Also make sure when you do rents to try to work out a diplomatic clause in case you have to leave. Some landlords are very picky here in DF and like to hold you to the full 12 months.
 

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As far as furniture, sometimes there are furnished apartments here, but furniture (unless you buy it some high end store) can be cheaper than say in the United States. They will kill you with the prices on electronics though.
 

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Discussion Starter · #5 ·
Thanks guys,
I really appreciate your responses. we have decided not to bring our furniture. I have collected a lot of cool and funky pieces in my 16 yrs in Australia. But I will have fun replacing them I am sure.
We may be going to MC in May for a week to look for a place... thanks to my husbands work. They have a relocation agent there who hopefully will help us with a lease and maybe set up some real estate agents to show us properties (if that is how it is done there!)

We are excited about our new adventure. It will be a very different life to the one we have in Sydney. Now if I could only start getting a grip on some Spanish! ;-)

Thanks again
jacks
 

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The OP will probably need new electrical stuff anyway. Mexico is 120V vs. 220V and the prices aren't that far apart any more.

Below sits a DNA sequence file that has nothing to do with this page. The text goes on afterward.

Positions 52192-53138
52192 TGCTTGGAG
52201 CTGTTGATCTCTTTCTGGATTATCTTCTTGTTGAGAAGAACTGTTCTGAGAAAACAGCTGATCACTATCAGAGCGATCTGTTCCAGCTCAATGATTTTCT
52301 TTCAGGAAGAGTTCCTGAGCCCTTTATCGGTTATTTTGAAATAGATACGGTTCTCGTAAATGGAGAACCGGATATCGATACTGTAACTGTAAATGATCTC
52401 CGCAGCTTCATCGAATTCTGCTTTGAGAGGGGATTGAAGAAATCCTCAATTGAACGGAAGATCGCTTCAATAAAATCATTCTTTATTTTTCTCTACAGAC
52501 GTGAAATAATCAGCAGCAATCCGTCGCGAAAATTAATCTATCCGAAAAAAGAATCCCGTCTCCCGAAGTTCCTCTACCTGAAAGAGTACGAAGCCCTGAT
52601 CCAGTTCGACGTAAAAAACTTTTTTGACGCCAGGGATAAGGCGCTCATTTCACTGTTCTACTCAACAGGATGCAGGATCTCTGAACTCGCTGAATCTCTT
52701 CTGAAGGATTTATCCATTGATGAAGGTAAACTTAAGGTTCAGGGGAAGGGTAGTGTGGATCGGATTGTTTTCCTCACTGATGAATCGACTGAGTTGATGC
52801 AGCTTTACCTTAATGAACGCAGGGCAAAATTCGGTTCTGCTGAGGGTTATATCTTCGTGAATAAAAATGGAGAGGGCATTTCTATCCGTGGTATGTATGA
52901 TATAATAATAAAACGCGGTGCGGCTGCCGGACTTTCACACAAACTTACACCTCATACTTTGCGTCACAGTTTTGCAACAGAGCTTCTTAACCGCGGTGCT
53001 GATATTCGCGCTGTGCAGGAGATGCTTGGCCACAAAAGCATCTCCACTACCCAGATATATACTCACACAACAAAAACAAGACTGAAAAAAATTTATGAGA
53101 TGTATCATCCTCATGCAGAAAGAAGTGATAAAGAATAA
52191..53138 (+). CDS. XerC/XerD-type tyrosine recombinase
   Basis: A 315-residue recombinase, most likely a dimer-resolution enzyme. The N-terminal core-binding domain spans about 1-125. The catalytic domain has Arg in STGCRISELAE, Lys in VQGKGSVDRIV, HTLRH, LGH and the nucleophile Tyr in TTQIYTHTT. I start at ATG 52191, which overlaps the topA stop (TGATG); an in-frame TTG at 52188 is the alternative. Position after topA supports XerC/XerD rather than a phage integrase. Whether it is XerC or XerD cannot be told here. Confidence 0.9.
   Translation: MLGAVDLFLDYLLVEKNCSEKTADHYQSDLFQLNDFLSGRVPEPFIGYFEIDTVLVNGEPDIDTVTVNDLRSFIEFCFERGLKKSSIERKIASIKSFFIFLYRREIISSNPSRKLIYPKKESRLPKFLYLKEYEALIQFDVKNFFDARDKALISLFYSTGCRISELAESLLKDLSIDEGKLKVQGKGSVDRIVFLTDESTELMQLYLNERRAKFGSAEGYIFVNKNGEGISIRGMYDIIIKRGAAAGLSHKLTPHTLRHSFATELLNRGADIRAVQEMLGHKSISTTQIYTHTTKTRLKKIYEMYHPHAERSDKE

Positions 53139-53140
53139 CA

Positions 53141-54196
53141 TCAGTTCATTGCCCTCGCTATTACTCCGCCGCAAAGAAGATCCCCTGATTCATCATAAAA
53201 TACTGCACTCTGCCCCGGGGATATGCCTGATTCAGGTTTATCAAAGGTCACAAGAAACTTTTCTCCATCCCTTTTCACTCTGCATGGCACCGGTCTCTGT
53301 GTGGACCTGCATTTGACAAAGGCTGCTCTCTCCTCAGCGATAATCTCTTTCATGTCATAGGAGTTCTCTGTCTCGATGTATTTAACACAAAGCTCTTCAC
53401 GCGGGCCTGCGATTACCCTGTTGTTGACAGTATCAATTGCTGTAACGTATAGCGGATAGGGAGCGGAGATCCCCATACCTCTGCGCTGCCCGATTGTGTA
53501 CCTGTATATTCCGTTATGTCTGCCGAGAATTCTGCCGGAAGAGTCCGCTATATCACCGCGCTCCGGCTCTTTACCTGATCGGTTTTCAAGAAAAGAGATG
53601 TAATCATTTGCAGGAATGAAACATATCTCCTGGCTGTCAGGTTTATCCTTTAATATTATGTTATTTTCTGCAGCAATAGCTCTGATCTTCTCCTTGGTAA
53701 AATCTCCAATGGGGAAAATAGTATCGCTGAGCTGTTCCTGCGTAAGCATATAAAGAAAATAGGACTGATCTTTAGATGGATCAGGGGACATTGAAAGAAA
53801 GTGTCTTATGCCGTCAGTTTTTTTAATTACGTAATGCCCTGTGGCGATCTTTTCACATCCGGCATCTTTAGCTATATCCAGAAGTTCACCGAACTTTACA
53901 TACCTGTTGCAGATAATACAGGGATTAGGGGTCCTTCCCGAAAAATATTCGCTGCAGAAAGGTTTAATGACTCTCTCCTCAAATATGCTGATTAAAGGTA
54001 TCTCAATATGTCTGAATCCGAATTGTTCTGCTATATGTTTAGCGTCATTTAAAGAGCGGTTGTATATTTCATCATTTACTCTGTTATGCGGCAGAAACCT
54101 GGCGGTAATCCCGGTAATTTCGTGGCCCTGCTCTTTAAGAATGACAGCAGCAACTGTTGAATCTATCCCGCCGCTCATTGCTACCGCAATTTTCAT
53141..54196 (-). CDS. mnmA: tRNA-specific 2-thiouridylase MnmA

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Discussion Starter · #7 ·
Luckily my husbands company pays for all new Electrical stuff. So we dont have to stress too much.
I never thought I would say this but I will be sick of shopping by the time we get our new home set up.
J
 

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Thanks guys,
I really appreciate your responses. we have decided not to bring our furniture. I have collected a lot of cool and funky pieces in my 16 yrs in Australia. But I will have fun replacing them I am sure.
We may be going to MC in May for a week to look for a place... thanks to my husbands work. They have a relocation agent there who hopefully will help us with a lease and maybe set up some real estate agents to show us properties (if that is how it is done there!)

We are excited about our new adventure. It will be a very different life to the one we have in Sydney. Now if I could only start getting a grip on some Spanish! ;-)

Thanks again
jacks